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Institute for Animal Health student wins presentation award

Conference delegates impressed by virus microevolution talk

6 October 2010

Caroline Wright, a PhD student based at the Pirbright Laboratory of the Institute for Animal Health (IAH), an institute of BBSRC, has scooped a prize at the biannual UN/FAO meeting of The Executive Committee of the European Foot-and-Mouth Disease (EuFMD) Commission, held at the University of Veterinary Medicine, Vienna, Austria, 28 Sept - 1 Oct 2010.

Wright was awarded EUR400 for her presentation 'Can next generation sequencing be used to unravel fine scale FMDV population dynamics?' Prize money was donated by Prionics, a Switzerland-based company founded in 1997 as a spin-off from Zurich University.

Caroline Wright. Image: Jenny Sullivan

Caroline Wright was also a finalist in the Society for General Microbiology's Young Microbiologist of the Year competition presenting on the same subject.
Image: Jenny Sullivan.

Wright says she's very pleasantly surprised by the award. "I would say the overriding feeling is that of pride - in our project and the interest and discussion it's generating," she says, paying tribute to her supervisors Don King and David Paton at IAH and Dan Haydon at Glasgow University, and her colleague Marco Morelli, also at Glasgow University, who is responsible for the project's primary computational analysis.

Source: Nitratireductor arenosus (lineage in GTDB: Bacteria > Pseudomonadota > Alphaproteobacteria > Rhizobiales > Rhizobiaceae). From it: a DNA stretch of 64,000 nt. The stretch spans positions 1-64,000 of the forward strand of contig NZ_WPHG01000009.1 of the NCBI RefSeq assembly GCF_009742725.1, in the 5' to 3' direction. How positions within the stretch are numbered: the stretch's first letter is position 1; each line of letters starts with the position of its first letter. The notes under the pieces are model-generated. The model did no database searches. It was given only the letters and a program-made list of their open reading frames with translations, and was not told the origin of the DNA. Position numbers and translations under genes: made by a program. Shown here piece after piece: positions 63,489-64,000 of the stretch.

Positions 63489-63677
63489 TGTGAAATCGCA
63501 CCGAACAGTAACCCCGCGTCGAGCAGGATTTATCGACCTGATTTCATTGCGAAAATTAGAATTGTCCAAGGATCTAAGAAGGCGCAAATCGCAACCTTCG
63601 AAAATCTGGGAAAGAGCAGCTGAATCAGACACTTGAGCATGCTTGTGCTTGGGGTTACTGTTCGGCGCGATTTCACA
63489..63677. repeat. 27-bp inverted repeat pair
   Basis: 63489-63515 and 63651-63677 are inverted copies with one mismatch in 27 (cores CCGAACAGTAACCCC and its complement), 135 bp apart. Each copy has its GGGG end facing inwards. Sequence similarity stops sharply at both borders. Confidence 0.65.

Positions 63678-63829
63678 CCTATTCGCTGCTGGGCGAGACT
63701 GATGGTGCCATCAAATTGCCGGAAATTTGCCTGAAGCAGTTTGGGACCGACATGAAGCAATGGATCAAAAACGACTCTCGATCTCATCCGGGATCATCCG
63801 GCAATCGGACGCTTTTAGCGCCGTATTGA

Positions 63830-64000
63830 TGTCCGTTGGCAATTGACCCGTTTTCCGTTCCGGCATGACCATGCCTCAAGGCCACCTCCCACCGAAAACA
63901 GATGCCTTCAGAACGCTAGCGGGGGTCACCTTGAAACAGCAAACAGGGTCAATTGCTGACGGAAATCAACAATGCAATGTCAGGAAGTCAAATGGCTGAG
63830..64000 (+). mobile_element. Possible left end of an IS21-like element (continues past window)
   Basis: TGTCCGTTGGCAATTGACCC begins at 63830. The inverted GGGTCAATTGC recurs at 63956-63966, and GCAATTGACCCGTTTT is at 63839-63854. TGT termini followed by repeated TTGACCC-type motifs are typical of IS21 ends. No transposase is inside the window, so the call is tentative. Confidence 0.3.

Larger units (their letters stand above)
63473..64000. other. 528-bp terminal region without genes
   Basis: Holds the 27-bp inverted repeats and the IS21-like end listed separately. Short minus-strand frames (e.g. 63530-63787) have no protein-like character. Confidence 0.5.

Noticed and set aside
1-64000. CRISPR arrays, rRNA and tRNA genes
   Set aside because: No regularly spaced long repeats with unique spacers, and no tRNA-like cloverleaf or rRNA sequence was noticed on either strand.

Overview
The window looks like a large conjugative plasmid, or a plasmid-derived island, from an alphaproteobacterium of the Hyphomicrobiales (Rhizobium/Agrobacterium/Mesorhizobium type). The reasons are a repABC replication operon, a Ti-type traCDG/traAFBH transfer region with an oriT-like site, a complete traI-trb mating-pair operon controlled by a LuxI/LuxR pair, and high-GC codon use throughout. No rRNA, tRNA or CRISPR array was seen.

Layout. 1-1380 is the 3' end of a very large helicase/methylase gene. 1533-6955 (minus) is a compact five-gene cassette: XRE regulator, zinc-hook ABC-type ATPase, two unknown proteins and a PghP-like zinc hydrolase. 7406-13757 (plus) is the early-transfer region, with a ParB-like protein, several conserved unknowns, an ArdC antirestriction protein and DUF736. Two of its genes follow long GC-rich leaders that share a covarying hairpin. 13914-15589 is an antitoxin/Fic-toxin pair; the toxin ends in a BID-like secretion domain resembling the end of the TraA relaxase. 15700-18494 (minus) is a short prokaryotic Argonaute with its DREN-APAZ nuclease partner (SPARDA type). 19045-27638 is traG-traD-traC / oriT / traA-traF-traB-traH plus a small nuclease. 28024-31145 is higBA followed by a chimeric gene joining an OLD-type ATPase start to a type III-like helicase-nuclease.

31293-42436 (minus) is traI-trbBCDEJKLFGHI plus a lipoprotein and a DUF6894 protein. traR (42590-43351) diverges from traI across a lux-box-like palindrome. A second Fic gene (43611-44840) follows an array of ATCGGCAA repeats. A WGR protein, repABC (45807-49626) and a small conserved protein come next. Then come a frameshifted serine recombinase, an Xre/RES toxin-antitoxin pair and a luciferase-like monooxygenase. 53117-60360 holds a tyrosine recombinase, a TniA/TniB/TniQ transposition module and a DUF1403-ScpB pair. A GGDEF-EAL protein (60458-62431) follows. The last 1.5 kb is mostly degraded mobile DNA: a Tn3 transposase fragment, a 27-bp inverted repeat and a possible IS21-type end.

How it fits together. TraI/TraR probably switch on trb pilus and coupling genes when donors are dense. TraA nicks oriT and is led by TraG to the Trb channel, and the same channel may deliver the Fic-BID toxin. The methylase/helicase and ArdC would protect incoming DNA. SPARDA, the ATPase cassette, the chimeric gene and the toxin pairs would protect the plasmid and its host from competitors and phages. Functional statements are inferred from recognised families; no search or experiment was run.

Wright's presentation described a pilot study carried out to investigate the use of next-generation sequencing to dissect fine scale foot-and-mouth disease population dynamics, an integral part of her PhD. The results show how within-host replication causes an increase in the genetic diversity of the viral population which can be used to calculate an approximate upper limit on the virus mutation rate.

It is hoped that quantifying the microevolutionary dynamics of viral populations at the within-host scale may result in a better understanding of viral evolution and transmission at larger scales. "Such as from animal to animal, farm to farm, region to region, all the way to global transmission patterns," says Wright.

EuFMD is one of the FAO's oldest Commissions. Established in 1954 at a time when FMD was prevalent in Europe, EuFMD supports member countries (currently 35) in Europe and beyond; by implementing projects in the Caucasus, Turkey and Iran aimed reducing the risk to south-east Europe for example.

Located at FAO headquarters, EuFMD facilitates the exchange of information and expertise between countries to improve design of preventive measures and supports a specialised reference laboratory (World Reference Laboratory for FMD) based in the UK at IAH.


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Arran Frood

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